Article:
“So our system is much healthier for the body,” he said, “because it mimics the real tooth.”
Implants are big business
Dental implants were introduced in the 1950s, Grant said, and have since become the preferred method for replacing lost teeth. Today, dental implant surgery is a $4 billion business worldwide, he said.
It was Grant’s patients who indirectly pushed him to invent his Proximerge system. On Nov. 29, 2007, a patient told him she decided not to get two artificial teeth because of the irritation and trouble caused by trapped food in her three others. The next day, Grant had his “epiphany” when doodling during a state-required continuing education course in Denver.
“I thought, if we had an abutment that is anatomically and morphologically similar to a real tooth,” he said, “it will solve the problem.”
Grant took his implant design to Dr. Brad Renehan, who specializes in oral and maxillofacial surgery. A Springs native, Renehan did his residency at the Mayo Clinic and owns Colorado Surgical Clinic. After reviewing Grant’s idea, Renehan became an investor in the company.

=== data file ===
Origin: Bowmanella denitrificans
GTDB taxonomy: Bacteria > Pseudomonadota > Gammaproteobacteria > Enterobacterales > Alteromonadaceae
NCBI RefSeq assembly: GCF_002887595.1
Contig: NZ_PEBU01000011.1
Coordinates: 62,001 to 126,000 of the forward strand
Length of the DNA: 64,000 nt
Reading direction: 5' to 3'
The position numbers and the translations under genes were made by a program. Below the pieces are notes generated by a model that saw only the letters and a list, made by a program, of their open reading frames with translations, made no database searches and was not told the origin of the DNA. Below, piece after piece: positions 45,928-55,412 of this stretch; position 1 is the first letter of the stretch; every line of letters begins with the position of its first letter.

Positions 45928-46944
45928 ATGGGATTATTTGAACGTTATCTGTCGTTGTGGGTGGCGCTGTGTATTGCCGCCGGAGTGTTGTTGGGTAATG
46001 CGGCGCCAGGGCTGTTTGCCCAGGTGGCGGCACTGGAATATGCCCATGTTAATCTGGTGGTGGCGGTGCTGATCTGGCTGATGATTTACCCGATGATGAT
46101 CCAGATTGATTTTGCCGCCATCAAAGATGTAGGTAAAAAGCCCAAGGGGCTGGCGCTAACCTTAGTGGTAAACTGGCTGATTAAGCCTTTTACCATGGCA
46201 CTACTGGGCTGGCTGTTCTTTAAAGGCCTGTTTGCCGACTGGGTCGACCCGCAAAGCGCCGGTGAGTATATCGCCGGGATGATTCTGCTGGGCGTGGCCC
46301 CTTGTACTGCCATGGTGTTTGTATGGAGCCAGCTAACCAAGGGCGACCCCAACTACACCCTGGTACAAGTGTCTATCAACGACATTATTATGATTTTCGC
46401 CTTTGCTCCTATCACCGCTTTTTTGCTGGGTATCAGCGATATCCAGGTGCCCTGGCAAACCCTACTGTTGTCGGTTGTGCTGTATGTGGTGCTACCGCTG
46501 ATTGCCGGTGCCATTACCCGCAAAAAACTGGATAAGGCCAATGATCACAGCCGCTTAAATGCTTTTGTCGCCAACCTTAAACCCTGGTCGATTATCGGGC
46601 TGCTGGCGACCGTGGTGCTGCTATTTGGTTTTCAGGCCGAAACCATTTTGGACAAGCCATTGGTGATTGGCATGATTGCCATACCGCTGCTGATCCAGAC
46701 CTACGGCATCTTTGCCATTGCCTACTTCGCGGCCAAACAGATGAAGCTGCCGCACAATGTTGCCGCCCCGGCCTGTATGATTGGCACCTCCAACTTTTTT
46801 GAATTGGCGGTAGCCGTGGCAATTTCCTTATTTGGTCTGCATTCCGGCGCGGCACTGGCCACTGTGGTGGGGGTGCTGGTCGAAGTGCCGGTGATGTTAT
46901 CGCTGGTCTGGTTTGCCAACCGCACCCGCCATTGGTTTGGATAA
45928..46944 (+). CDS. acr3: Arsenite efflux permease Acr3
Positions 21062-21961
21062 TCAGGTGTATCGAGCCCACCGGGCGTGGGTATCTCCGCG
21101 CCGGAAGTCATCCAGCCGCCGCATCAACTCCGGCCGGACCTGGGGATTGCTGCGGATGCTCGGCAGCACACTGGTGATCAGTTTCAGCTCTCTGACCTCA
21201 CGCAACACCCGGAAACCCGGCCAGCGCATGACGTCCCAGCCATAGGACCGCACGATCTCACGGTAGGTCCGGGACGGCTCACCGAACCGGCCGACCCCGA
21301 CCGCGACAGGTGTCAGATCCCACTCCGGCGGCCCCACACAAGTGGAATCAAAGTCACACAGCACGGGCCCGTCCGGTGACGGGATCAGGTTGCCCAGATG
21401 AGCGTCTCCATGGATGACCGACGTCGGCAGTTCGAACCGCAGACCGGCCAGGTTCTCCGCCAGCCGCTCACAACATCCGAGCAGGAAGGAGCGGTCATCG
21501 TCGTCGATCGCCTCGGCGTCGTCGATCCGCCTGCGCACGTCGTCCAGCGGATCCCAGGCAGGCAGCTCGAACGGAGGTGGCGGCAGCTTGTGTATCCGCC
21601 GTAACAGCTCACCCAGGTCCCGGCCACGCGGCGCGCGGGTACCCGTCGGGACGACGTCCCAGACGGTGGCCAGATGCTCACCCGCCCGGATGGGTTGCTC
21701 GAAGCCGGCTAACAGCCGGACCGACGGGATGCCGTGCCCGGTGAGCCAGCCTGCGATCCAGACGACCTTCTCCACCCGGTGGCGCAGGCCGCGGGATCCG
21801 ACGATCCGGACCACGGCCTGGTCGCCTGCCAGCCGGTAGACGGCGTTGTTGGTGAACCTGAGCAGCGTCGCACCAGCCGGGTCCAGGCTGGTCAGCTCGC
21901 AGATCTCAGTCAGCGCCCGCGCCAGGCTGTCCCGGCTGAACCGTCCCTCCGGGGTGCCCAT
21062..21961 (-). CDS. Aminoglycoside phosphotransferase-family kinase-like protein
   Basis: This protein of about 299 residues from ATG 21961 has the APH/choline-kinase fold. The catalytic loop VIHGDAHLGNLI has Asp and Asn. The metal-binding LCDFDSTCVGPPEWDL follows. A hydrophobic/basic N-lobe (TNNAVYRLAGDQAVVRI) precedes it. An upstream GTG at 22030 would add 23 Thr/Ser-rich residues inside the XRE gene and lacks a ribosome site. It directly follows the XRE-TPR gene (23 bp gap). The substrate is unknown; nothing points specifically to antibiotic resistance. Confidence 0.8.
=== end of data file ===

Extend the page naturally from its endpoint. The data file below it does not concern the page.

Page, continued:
Grant’s implants are made of titanium, the same metal Renehan has used to fix and form patients’ broken jaws and cheeks. Renehan said he believes Grant’s implants will be highly successful for several reasons:
• Titanium has a history of integrating into all bones extremely well and not being rejected by the body.
• Grant’s implants use a friction-based spiral locking screw that keeps the post that holds the artificial tooth from coming loose during chewing.
• The implant also uses a newly designed metal tap, the part that holds the screw used to fasten the entire implant system to the jaw bone. Tests showed Grant’s implants formed a seal that keeps bacteria from accumulating around the implant and possibly causing inflammation and infection, Grant said.
• The square base-plate that fits between the gum and the implant’s crown anatomically mimics a molar, stopping food collection.